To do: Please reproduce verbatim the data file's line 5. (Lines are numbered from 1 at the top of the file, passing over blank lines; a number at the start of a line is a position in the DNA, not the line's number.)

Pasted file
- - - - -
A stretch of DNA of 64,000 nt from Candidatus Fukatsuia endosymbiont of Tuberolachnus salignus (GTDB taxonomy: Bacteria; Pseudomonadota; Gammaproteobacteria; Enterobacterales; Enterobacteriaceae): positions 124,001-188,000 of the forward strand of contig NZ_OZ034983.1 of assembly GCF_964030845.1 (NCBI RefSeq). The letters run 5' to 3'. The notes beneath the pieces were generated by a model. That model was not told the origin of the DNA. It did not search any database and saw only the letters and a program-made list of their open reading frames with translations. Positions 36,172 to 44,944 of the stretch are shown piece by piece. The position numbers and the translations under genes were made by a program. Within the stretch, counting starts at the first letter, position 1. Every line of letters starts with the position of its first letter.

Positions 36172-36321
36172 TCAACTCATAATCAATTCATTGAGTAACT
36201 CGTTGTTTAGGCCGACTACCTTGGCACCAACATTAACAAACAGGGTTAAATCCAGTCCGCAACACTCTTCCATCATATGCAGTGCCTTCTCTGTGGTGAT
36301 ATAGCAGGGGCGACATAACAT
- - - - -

36301 ATAGCAGGGGCGACATAACAT